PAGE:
Donald Trump is going to meet soon with the pope. How do you think that will go? Maybe when Trump emerges, he’ll announce that Francis promised him canonization. Then the Vatican will deny it. Then Sean Spicer will hold a press conference in which he will explain that the president was simply working off a memo written by the deputy secretary of state.
Then a reporter will point out that the State Department doesn’t have any deputy secretaries yet. Then we will hear another complaint about “gotcha journalism.”
Look, it wouldn’t be any weirder than what we’ve been through this week.
The president managed to fire F.B.I. chief James Comey in the most unseemly, strange and borderline ridiculous manner humanly possible. A third of Trump’s letter of dismissal was an expression of gratitude for “informing me, on three separate occasions, that I am not under investigation.” That sounded sort of fishy, since Comey did not have a reputation for running around town assuring people they were not currently suspected of any crimes.
On the night the message was delivered, Spicer starred in what we will call the White House Shrubbery Incident, briefing the press corps in the dark, near a cluster of bushes by the West Wing.
He was not hiding in the foliage! Stop passing around that story! Although he did make it clear he was prepared to bolt if anybody tried to get a picture. (“Just turn the lights off. Turn the lights off.”)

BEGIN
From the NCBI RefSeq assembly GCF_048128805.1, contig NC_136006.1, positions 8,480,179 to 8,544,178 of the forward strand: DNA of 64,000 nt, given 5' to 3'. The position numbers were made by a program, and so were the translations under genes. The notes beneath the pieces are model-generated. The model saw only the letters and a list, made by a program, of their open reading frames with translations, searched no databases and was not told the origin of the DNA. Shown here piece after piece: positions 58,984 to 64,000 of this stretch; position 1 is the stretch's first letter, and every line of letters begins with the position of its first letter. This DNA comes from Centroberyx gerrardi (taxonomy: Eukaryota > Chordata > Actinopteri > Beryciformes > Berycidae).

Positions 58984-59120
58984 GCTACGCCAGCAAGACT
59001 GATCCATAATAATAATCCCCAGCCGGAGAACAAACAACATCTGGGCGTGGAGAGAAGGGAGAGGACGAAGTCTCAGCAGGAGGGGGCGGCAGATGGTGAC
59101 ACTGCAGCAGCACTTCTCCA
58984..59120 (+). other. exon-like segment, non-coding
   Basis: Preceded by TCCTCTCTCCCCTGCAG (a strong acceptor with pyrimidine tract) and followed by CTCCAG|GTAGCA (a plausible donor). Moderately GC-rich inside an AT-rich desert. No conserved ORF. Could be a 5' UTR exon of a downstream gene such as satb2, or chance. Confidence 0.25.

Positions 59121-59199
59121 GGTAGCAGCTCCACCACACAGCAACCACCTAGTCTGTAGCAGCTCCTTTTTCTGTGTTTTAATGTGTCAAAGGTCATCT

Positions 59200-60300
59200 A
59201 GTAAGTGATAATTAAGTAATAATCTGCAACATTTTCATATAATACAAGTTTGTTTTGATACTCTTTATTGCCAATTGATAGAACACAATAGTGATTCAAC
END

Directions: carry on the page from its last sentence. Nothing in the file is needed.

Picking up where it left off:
During the conference in deep shadows, Spicer informed the media that the decision to fire Comey was based entirely on a memo by Deputy Attorney General Rod Rosenstein: “It was all him. … No one from the White House. That was a Department of Justice decision.”
We will now pause to identify Rod Rosenstein. He had been deputy attorney general for two weeks. Before that he was U.S. attorney in Maryland, a very well-regarded public servant. Let that be an important lesson, people. Whatever you do, do not take a job in the Trump administration. Before you’ve got your desk organized, you’ll be involved in a national scandal. Or in a bush.
“At the very minimum he was being used — they were using his reputation to try and wipe up their mess,” said Senate Minority Leader Chuck Schumer in a phone interview. Rosenstein has agreed to meet with the full Senate next week. Let’s hope he says something very useful and interesting. Otherwise he’ll be known for the rest of his life as The Memo Guy.
Since nothing ever happens in this White House that is not instantly followed by a contradicting story, by the end of the week the president was claiming it was all his idea to fire Comey. That version did seem way more believable than the idea that Trump was reacting to something he had read. The memo was only three pages long, but still.
Then he went Watergate. “James Comey better hope that there are no ‘tapes’ of our conversations before he starts leaking to the press!” Trump twittered.
“You would think they’d have learned a lesson,” mused Nixon aide John Dean. “But Trump doesn’t seem to have much of an institutional memory. If any.”